Departures (2008) The best comedies are always uncertain about what side of the line they fall on. Sometimes, a tragedy seems about to break out at any minute. Daigo (Masahiro Motoki) once played the cello in a Tokyo orchestra. Laid off afterward, Daigo is in serious debt, since his expensive new cello set him back some $186,000. Without a better idea, Daigo decides to leave Tokyo to reclaim his family home in the country in Yamagata Prefecture. Daigo's adoring wife, Mika (Ryoko Hirosue), agrees to the plan, seemingly without doubts. Looking for a job, Daigo finds a newspaper ad for work helping out "Departures." He supposes it’s a travel agency. The boss is Sasaki (Tsutomu Yamazaki); he explains that the ad was a misprint. Daigo will be working not with departures but with the departed. This business sells and fills coffins. Though old Sasaki claims that fate sent the young man there, Daigo can't accept it. He hides his new job from his wife Mika (Ryoko Hirosue); when she finds out, she regards her husband as an untouchable and leaves him.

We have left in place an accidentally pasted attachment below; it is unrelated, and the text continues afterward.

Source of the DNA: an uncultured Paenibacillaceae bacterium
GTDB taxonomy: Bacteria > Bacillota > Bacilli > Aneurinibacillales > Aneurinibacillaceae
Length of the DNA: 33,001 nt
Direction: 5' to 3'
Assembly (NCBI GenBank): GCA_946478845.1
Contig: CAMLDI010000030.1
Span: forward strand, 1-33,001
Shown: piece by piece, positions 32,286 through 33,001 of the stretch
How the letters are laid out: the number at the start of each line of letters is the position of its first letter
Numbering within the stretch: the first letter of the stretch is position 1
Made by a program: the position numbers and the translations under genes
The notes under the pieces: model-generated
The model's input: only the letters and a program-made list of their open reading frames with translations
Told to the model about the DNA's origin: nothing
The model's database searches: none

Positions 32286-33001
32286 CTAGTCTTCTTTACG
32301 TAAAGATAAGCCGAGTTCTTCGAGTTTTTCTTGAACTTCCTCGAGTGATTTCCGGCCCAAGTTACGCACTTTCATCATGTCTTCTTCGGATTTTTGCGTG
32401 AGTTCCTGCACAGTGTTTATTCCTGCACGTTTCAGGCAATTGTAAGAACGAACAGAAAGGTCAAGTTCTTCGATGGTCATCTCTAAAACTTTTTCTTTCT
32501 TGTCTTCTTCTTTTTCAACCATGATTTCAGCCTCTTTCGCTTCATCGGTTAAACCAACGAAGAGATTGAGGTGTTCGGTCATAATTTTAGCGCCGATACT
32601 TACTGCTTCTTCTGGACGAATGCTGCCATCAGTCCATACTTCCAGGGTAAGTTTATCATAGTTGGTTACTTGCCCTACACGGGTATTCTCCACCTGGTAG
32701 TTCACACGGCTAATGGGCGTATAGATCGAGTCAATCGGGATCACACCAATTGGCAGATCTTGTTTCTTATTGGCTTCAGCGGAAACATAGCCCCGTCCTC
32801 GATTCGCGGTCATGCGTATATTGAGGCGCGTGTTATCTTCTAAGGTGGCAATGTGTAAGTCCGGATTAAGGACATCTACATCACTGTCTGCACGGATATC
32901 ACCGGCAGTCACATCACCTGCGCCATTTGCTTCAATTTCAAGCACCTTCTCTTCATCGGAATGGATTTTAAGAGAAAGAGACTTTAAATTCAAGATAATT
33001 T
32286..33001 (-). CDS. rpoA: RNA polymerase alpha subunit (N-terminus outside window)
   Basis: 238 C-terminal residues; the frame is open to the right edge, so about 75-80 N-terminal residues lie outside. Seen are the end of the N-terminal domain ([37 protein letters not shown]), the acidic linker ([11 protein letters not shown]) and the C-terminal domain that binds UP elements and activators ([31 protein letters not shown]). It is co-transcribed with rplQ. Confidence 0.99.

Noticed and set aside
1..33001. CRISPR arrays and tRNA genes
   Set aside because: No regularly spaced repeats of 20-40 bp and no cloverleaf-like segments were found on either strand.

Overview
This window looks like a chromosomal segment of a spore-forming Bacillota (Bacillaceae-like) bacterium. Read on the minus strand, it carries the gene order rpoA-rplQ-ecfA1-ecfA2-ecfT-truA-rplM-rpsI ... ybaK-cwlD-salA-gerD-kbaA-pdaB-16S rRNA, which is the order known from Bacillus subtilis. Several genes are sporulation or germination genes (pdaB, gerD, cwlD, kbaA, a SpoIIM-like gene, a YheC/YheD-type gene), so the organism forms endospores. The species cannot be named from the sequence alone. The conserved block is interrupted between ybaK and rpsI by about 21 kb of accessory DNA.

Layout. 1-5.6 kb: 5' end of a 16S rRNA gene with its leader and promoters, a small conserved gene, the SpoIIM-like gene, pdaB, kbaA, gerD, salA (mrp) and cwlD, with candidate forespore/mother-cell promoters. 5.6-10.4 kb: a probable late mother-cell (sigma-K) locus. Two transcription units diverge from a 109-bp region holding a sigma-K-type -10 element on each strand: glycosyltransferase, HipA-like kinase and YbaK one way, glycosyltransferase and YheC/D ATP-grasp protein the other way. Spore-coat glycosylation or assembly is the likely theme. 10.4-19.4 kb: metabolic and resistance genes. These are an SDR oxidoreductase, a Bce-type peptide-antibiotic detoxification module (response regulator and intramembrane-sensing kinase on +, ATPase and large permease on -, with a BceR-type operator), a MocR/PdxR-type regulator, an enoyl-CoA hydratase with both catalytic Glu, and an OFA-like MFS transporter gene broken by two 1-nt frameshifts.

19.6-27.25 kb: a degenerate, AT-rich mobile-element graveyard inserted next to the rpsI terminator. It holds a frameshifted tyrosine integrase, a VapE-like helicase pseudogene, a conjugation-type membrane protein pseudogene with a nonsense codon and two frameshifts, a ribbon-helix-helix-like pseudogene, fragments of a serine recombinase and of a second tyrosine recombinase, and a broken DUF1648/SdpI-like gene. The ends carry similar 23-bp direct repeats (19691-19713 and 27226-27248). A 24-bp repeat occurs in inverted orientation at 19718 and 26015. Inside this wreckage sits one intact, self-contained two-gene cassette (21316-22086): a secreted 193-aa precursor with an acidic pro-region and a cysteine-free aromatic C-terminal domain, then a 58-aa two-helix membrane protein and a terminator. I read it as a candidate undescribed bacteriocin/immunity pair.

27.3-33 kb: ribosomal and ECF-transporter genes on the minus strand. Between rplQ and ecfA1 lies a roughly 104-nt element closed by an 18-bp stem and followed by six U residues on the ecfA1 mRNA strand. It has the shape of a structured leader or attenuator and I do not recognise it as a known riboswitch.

What follows are slices of life in the death trade. Daigo becomes aware that what had seemed like a job was actually a vocation. He's very good at handling the formalities, and the harsh situations: untimely deaths, suicides by charcoal inhalation or the aftermath of a motorcycle crash. He’s mentored by Sasaki, a man among men. Yamazaki, never to be forgotten as the John Wayne–like trucker in the 1985 Tampopo, is an actor of absolute gravity and unreal smoothness, and he gives a top movie-star's performance in this role. Yamazaki's suaveness just gets richer as the film goes along. Yamagata Prefecture supposedly has a reputation as a region of bumpkins. It's easy on the eyes; the snow-covered volcanic cones and the wetlands remind one of Washington State. Maybe the earthiness of the people is a regional-comedy touch in all the characters, from the Sasaki to his salty, forward secretary (Kimiko Yo, a pleasure to watch). The film celebrates old-style, hands-on craft. Director Yojiro Takita has impeccable timing and gives this somber comedic material constant bubbliness. It’s a movie about death that's suffused with the joy of living. (Plays Oct 16 at 7pm) (RvB)